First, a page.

The case is of relevance for those in the employment law world because it is not uncommon for a non-competition clause to enumerate the “United States of America” as a geographic area in which a former employee is prohibited from working. If the term is ambiguous, then arguably the term is unenforceable. Continue reading 'Ambiguous Term May Invalidate Non-Competition Agreements'»
Accommodating a disabled employee can be one of the most frustrating experiences for an employer and employee. The parties are often suspicious of each other and generally do not understand their respective rights and obligations. To make matters worse, the stakes are high: Typically, the employee is in a vulnerable position financially, physically and/or psychologically, as he or she is attempting to return to work after a period of unemployment. Accordingly, the consequences of a failure to reinstate can be devastating. Conversely, the chances of an employer unintentionally violating the Human Rights Code are high and the potential liability can be significant, as was most recently evident to an employer that was ordered to pay an employee, among other things, approximately 9 years or $500,000 in lost wages and $30,000 in general damages for failing to accommodate her return from a disability leave: Fair v. Hamilton-Wentworth District School Board 2013 HRTO 440.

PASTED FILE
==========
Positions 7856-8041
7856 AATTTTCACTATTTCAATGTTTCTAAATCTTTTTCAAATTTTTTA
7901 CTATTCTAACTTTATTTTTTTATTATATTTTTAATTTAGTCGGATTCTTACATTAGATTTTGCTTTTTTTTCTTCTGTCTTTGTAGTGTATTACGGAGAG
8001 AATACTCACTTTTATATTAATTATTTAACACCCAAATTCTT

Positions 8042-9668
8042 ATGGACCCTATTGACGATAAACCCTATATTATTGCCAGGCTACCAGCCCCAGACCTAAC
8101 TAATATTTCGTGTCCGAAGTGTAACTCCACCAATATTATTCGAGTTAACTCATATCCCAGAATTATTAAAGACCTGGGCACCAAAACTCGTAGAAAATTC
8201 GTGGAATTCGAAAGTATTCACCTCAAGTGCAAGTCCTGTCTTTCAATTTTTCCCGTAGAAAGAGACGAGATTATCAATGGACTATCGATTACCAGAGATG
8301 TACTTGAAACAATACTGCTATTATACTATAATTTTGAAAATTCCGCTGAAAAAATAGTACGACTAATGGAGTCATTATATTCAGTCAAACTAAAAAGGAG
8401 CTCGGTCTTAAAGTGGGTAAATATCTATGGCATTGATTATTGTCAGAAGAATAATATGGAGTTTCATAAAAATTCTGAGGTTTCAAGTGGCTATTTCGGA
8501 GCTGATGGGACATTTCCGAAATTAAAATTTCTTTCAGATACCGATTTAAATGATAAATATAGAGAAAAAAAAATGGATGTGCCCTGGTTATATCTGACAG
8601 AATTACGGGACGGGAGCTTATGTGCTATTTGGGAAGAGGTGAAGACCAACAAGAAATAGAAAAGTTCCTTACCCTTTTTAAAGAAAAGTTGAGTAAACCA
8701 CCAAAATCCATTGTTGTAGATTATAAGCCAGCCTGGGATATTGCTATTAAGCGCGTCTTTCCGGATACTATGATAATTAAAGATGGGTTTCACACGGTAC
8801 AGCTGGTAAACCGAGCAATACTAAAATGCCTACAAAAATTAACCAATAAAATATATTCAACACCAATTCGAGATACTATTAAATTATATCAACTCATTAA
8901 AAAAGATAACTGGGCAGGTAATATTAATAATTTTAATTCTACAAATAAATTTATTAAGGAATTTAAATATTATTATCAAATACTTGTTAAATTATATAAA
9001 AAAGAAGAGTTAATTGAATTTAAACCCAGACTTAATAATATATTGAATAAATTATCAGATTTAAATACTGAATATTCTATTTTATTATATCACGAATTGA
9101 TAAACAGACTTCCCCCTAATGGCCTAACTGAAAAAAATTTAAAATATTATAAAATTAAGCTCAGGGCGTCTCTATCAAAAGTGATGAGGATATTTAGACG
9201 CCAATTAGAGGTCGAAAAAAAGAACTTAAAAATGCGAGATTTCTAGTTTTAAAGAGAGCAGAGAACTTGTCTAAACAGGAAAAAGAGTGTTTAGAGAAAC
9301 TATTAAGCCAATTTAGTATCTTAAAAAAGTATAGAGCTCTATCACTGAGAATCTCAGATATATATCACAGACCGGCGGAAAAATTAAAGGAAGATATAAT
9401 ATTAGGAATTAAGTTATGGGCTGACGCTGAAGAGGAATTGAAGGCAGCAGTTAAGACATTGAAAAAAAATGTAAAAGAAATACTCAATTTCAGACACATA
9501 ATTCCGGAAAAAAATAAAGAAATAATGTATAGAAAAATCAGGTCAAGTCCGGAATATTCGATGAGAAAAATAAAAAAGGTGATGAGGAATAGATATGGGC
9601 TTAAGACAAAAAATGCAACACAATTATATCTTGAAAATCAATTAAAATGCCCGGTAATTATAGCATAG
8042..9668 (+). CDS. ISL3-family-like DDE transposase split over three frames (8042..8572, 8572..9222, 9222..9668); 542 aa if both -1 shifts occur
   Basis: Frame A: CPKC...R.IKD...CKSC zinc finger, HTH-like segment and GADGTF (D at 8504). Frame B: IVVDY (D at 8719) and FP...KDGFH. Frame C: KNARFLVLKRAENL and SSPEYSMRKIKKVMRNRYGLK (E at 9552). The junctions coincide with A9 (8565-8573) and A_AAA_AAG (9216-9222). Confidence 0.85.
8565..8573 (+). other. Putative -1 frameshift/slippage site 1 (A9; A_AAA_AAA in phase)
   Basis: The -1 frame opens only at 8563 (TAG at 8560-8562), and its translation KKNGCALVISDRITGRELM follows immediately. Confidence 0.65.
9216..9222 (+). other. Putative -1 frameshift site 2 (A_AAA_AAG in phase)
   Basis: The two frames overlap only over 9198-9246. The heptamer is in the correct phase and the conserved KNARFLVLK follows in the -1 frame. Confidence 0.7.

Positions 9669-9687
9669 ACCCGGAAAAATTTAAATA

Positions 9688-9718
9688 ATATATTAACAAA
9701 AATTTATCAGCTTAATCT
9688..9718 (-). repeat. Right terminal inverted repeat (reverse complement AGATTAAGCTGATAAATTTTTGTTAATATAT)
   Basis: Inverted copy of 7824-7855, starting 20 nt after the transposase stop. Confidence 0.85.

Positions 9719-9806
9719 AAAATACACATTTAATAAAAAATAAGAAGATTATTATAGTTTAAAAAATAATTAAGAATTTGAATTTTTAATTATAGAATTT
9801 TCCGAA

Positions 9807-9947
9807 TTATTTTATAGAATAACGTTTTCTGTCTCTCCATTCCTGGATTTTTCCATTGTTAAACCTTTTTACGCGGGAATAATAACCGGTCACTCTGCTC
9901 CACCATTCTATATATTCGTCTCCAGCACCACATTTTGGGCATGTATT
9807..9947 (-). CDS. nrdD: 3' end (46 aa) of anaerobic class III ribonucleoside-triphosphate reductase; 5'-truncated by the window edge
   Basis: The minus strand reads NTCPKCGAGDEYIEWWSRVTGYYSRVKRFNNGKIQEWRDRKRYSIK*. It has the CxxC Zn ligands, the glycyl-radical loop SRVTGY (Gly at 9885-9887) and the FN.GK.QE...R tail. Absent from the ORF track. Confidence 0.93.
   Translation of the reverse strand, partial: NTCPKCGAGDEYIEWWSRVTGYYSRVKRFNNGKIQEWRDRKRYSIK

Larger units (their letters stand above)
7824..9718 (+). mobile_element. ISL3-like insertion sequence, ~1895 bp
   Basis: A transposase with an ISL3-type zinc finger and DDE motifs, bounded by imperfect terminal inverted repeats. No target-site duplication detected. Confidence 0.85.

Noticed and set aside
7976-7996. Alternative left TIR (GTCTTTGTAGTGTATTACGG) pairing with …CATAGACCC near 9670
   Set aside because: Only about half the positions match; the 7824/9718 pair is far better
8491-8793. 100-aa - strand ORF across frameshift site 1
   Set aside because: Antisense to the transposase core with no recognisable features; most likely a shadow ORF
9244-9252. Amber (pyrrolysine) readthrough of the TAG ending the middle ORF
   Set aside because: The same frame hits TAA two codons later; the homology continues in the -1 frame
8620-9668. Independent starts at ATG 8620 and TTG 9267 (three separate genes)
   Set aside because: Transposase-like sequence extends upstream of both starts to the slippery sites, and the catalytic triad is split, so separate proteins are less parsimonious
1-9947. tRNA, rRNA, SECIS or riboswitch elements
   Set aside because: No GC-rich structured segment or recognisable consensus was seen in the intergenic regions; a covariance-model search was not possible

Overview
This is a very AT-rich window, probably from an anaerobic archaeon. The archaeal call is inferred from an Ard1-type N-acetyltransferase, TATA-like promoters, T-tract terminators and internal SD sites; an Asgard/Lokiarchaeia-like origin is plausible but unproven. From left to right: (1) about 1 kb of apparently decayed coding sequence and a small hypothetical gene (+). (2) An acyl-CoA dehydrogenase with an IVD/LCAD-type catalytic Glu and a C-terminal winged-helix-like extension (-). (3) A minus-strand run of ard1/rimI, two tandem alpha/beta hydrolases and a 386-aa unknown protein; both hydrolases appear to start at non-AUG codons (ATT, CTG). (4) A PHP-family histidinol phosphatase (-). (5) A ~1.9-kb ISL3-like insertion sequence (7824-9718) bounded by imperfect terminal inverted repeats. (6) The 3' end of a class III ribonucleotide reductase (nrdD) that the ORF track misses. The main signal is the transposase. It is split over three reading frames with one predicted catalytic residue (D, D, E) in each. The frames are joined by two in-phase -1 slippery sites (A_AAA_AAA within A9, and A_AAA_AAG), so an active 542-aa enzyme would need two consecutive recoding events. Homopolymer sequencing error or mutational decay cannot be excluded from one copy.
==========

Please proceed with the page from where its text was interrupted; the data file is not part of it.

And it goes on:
In this joint article, employment lawyer J.P. Zubec of Kelly Santini LLP and Christine McCool of TRAC Group Inc., a leading employee/employer disability management company, provide a helpful guide to employers dealing with injured or disabled employees. Part I of the article provides a detailed review of an employer’s legal rights and restrictions when dealing with injured or disabled employees. Part II looks at the proactive steps that employers can take to facilitate a faster, smoother and more cost-efficient return to work by the employee.
Is a pregnant woman entitled to a great amount of notice of her dismissal than other employees? Does firing an employee while she is pregnant merit an award of punitive damages?
The answer from at least one Ontario Superior Court judge, to both questions, is yes.
My employment law blog has previously looked at the issue of termination of employment following maternity leave in the post Fired After Maternity Leave, which is, by far, the blog’s most popular post.
As is explained in that post, if an employer takes the decision to terminate an employee off on maternity leave for reasons other than those related to the fact that she took maternity leave (which is a question of fact), then, while the decision and action itself may not be wrongful, the amount of notice to be provided to that dismissed employee may not be sufficient. (Again, for an explanation of what makes a dismissal, “wrongful” see What is Wrongful Dismissal?)
Continue reading 'Pregnant Employees are Entitled to Greater Notice of Dismissal'»
Not all workers in Ontario are covered by all aspects of Ontario’s labour and employment laws. Some workers’ rights, for example bank employees and those who work for the federal government, are governed by the Canada Labour Code
. In other cases, even those who are generally covered by the Ontario Employment Standards Act, 2000
are not covered for all aspects.
One such exemption is with respect to “construction employees.” However, sometimes determining whether a worker is a “construction employee” is more complicated than it may initially appear.